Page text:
It would be an understatement to say that specialty pharma companies have been popular among Canadian investors of late. A quick scan of the one-year charts on Cipher Pharmaceuticals (TSX:CPH), Concordia Healthcare (TSX:CXR), and BioSyent (TSXV:RX) is illustrative of how in vogue this sector has become.
With the space squarely on Canadian investor’s radar, I thought I would highlight a lesser-known Canadian specialty pharma company that warrants consideration.
I use the phrase “lesser-known” somewhat tongue-in-cheek, given that the company I am highlighting here was once a well-known Canadian drug development concern. It is one that fell on hard times but now appears on the cusp of resurrecting itself as a specialty pharma.
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Montreal-based Theratechnologies (TSX:TH) was once a high-flying development stage biotech company with a late stage drug, EGRIFTA (tesamorelin for injection), for the treatment of HIV-associated lipodystrophy. For a time, it appeared the company had the biotech world by the tail; two successful Phase III studies with EGRIFTA, data published in the New England Journal of Medicine, U.S. partnership with EMD Serono (Merck Serono), and a successful FDA panel, that practically assured it of FDA approval.
FDA approved EGRIFTA in 2010 for the reduction of excess abdominal fat in HIV-infected patients with lipodystrophy and EMD Serono launched the drug in the U.S. in January 2011. That really was the end of the good times for the Theratech story. For the next three years the company was embattled, dealing with regulatory rejections and withdrawals from Europe to Columbia, lackluster U.S. sales, and manufacturing issues. Finally in May 2014, Theratech made the bold move to purchase the U.S. rights for EGRIFTA back from EMD Serono for $20 million and begin writing the next chapter of its story, as a stand-alone specialty pharma company.
The pieces for Theratech’s reinvention were put into place in 2014, with the acquisition of U.S rights for EGRIFTA, establishing a contract sales force, and solving the majority of their manufacturing issues. 2015 is all about executing.
When Theratech bought the U.S. right to EGRIFTA, it estimated the product was selling $30 million annually. However, the company found itself with a recurrence of manufacturing issues, delaying the re-launch of the product. It wasn’t until Q4 2014, with the majority of the manufacturing issues behind it, that Theratech was able to report their first quarter of independent EGRIFTA sales of $2.6 million. Perhaps more important was the encouraging tone from its investor call that Q1, 2015 sales were trending substantially higher.
Complicating the Theratech turnaround is the outstanding debt owed to EMD Serono. The $20 million cost of re-acquiring the U.S. rights to EGRIFTA, technically called an early termination fee, was to be paid in five even installments starting May 1, 2015. The payment of $4 million on May 1, 2015 would have been problematic for Theratech, given the delay in product sales caused by manufacturing issues. However, the company was able to renegotiate the terms with EMD Serono, staggering the 2015 payment over three periods (May, August, and November), giving Theratech some breathing room to grow sales.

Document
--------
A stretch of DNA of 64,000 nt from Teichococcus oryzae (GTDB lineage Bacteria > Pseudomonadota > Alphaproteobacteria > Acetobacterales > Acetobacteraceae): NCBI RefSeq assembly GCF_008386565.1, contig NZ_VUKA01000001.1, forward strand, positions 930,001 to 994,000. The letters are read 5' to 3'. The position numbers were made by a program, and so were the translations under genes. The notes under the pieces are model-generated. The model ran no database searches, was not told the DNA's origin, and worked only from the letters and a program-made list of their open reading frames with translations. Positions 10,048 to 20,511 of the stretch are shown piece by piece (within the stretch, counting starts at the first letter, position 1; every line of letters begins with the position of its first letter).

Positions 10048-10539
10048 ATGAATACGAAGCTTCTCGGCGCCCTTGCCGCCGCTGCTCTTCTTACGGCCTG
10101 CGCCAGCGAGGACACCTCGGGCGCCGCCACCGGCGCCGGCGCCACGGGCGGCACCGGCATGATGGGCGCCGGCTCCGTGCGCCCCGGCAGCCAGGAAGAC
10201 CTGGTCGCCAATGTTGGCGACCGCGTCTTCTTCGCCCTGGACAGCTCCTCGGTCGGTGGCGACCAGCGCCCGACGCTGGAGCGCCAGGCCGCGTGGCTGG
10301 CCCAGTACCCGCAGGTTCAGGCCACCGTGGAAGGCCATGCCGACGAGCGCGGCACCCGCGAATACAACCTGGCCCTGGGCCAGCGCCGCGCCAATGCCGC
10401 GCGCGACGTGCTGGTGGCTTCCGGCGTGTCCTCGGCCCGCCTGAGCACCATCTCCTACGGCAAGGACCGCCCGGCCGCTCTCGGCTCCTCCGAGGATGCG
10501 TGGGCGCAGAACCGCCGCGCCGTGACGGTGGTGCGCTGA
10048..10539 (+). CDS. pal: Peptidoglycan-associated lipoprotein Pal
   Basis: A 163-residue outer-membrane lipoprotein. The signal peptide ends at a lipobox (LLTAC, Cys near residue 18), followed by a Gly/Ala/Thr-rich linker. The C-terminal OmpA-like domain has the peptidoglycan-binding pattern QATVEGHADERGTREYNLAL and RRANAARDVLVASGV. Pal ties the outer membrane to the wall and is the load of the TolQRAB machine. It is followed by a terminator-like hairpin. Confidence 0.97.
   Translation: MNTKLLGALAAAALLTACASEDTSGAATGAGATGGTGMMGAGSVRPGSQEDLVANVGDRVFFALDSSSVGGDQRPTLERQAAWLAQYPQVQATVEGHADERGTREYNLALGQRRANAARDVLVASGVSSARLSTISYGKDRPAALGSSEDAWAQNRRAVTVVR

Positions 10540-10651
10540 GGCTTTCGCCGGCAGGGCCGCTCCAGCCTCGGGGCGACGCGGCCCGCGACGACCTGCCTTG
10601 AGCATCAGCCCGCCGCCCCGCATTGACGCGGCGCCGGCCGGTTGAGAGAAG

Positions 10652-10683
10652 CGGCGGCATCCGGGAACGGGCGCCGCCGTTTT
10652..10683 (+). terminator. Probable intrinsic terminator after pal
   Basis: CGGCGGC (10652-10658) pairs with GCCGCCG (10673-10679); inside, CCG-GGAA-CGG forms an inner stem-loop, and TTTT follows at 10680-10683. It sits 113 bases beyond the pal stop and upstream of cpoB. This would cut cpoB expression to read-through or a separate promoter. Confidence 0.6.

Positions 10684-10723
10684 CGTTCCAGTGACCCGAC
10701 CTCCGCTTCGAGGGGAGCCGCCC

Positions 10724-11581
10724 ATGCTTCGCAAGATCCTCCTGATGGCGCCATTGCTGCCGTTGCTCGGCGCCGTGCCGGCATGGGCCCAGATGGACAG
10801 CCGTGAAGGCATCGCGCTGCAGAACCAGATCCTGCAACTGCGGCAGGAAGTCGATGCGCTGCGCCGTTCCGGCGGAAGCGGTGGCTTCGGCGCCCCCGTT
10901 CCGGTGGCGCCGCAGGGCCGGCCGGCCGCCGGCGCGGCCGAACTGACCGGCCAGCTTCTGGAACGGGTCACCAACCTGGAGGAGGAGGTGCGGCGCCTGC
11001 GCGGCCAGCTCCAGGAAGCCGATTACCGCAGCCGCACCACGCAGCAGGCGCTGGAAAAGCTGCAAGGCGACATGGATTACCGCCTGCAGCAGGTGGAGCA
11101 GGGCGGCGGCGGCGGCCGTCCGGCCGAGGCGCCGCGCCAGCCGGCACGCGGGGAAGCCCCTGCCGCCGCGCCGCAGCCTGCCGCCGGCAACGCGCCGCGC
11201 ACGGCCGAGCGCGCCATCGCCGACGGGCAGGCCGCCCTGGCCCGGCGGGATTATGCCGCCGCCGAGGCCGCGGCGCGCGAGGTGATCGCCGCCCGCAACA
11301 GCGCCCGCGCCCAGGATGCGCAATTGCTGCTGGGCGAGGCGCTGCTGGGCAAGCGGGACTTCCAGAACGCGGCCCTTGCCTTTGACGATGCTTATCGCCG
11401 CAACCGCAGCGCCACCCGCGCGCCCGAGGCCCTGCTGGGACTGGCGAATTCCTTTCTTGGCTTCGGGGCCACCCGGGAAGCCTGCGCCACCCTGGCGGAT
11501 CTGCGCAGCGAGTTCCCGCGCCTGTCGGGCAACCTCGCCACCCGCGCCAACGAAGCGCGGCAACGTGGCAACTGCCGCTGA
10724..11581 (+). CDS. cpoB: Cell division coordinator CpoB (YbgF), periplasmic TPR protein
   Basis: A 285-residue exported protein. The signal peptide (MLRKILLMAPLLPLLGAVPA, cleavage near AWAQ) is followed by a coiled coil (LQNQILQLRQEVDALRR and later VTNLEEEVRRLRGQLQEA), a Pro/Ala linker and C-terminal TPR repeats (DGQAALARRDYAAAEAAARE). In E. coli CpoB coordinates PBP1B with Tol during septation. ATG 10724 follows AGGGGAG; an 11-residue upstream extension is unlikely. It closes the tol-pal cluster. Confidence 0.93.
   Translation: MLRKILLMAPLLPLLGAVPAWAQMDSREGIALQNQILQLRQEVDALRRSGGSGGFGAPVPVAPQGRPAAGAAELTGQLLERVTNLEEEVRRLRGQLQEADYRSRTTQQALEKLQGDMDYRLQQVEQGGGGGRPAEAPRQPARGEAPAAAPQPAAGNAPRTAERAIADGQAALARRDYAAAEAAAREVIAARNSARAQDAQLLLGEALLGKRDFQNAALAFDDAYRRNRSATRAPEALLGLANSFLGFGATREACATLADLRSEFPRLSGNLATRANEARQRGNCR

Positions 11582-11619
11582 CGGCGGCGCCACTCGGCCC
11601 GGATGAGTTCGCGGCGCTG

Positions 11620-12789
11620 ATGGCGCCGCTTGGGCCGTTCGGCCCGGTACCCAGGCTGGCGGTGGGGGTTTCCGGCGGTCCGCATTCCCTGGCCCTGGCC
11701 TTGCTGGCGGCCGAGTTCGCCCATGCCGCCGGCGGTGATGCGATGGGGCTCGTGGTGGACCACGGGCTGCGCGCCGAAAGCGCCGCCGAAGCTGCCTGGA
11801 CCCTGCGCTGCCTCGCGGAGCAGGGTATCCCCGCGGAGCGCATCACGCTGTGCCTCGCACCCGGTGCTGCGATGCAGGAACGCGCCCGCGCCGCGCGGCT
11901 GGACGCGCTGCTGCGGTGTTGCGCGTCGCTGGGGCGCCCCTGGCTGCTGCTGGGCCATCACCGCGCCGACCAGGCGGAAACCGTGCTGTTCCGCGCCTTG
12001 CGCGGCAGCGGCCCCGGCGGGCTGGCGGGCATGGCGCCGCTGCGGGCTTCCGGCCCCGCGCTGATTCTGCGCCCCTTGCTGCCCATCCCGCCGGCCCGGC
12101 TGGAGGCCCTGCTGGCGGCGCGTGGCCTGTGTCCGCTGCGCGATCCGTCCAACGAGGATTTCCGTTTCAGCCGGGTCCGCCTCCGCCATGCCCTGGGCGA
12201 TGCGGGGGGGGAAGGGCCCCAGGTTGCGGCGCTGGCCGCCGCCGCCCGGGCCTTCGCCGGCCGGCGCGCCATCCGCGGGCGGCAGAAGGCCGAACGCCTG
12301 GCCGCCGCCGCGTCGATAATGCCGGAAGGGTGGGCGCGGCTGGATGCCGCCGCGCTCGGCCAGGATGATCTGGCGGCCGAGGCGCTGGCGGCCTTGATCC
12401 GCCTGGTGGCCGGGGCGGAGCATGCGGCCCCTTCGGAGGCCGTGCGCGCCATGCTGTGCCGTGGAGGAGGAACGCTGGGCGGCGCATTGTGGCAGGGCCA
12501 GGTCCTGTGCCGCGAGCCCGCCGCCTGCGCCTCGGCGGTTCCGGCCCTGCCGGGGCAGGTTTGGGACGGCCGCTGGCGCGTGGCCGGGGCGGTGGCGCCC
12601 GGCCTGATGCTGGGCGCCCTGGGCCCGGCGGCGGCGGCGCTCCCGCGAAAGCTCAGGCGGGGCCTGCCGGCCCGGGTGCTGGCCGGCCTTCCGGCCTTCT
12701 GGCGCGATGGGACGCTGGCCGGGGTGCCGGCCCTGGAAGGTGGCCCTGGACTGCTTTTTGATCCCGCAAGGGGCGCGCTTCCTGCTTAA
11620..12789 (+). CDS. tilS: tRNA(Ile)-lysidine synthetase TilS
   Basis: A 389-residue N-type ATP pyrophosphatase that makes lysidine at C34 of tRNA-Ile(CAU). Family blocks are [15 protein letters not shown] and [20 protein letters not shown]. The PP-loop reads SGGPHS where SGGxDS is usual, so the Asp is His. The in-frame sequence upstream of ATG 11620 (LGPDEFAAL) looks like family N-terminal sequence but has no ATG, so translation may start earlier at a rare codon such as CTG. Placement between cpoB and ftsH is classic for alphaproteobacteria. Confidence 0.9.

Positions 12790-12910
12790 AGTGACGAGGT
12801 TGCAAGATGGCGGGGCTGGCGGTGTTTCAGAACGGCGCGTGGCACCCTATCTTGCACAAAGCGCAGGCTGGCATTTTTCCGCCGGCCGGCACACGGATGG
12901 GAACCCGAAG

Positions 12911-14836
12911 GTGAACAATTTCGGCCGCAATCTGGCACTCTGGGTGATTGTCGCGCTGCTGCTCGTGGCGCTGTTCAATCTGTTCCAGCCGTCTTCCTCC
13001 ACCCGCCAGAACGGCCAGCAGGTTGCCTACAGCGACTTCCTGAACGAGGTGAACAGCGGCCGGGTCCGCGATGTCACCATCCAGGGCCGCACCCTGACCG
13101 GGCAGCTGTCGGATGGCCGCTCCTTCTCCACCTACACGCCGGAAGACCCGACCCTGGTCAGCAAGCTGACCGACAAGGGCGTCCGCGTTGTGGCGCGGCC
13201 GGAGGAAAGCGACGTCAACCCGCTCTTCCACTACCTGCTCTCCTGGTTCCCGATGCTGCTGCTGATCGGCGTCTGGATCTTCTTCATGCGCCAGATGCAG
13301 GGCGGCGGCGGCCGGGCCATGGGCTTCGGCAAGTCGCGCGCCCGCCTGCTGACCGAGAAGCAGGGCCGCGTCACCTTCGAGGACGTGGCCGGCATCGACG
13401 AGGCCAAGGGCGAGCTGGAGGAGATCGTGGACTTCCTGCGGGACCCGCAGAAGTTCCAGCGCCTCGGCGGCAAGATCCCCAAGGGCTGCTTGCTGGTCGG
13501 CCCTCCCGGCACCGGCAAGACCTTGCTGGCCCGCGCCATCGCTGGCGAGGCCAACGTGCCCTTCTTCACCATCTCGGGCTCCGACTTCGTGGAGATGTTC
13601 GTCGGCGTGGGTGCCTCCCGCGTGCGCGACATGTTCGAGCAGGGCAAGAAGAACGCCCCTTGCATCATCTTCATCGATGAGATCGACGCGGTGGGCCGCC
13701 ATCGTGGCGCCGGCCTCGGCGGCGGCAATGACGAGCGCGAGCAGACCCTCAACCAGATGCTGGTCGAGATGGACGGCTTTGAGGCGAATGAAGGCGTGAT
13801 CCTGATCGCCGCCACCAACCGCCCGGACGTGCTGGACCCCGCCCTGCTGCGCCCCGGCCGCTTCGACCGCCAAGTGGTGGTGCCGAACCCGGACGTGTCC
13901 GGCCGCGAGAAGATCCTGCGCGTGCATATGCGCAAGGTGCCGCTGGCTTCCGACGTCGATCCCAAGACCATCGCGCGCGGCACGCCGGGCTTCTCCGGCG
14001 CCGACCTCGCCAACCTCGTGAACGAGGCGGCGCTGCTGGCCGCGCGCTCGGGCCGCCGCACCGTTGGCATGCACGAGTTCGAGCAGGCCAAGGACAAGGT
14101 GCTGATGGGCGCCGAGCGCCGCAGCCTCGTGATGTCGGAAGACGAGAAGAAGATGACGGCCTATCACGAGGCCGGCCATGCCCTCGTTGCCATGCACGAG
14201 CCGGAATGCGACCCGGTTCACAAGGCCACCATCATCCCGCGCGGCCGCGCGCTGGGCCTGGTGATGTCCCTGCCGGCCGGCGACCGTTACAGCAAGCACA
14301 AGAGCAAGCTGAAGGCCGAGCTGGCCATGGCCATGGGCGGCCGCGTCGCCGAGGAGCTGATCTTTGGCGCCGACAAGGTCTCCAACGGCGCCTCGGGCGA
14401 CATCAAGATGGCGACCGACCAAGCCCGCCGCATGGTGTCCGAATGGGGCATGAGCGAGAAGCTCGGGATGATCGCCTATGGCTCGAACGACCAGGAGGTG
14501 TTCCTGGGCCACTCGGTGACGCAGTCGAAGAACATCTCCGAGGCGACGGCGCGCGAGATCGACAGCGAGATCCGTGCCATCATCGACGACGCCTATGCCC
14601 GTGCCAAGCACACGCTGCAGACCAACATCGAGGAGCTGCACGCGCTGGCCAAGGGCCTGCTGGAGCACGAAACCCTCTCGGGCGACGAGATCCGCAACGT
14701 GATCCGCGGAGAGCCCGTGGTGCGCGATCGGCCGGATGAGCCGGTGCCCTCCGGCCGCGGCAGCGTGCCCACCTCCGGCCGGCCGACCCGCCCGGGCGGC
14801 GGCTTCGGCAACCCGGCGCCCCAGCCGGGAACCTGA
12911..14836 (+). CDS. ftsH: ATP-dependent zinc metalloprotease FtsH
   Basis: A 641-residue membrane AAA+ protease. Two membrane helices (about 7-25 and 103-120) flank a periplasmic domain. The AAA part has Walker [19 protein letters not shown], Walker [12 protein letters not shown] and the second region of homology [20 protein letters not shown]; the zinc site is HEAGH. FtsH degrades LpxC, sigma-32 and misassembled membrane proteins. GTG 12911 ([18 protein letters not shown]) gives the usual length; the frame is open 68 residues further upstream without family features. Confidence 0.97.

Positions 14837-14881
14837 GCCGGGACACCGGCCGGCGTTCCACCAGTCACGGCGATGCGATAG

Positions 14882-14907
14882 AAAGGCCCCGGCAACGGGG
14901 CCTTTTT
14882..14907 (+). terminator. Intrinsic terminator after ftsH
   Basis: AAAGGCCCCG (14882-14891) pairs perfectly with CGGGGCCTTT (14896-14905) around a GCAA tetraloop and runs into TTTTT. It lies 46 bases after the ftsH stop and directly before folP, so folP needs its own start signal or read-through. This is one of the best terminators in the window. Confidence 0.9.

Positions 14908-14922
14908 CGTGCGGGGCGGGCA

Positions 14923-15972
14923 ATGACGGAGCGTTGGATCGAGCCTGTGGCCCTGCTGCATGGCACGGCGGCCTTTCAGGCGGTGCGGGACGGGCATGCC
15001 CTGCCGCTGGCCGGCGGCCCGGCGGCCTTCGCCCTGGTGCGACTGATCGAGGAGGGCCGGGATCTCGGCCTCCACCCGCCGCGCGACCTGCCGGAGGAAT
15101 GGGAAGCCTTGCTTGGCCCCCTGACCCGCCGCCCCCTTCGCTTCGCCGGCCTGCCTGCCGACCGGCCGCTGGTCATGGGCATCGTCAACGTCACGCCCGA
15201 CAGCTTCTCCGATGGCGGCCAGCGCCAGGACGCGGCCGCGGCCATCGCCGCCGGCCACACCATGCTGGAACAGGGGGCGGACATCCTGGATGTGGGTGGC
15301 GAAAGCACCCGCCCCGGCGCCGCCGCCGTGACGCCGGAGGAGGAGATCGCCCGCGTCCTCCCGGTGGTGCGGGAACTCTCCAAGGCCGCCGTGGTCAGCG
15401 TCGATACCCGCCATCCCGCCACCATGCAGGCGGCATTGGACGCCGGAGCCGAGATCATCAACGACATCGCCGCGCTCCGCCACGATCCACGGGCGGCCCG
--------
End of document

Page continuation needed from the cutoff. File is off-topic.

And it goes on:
Theratech will report its Q1 earnings in April, and analysts are expecting approximately $4 million in EGRIFTA sales, and assuming no further manufacturing issues, full year fiscal 2015 sales to return to the levels achieved by EMD Serono (i.e. $30 million range). At this level of sales, Theratech should be EBITDA and cash flow positive, and comfortably service their EMD Serono obligation.
EGRIFTA remains the only FDA approved drug for HIV-associated lipodystrophy, so with a more motivated marketing effort, there is real potential for Theratech to grow sales even higher. There is also potential that EGRIFTA will be approved in new geographies, most importantly Europe, Brazil and Mexico.
If Theratech executes in 2015 and EGRIFTA returns to EMD Serono sales levels, what should the company be worth? Arguably the most relevant comparable is Vancouver-based Cardiome (TSX: COM, Nasdaq: CRME). The two companies share a similar history, in that they both developed and partnered their lead drug, only to re-acquire the drug from the partner and to sell it themselves. Cardiome, with a market cap of approximately $160 million, reported $30 million in sales for fiscal 2014, but profitability will likely elude them for the near term. Comparing companies is always challenging, but Cardiome does provide some frame of reference for what Theratech, currently trading around a $45 million market cap, could be worth.
The pieces for Theratech’s reinvention were put into place in 2014, with the acquisition of U.S rights for EGRIFTA, establishing a contract sales force, and solving the majority of their manufacturing issues. 2015 is all about executing. If the company is able to re-establish EGRIFTA’s U.S. market presence, perhaps this time next year, I will be referencing their one-year stock chart as an indication of the popularity of specialty pharma among Canadian investors.
Disclosure: Hogan Mullally owns shares of Theratechnologies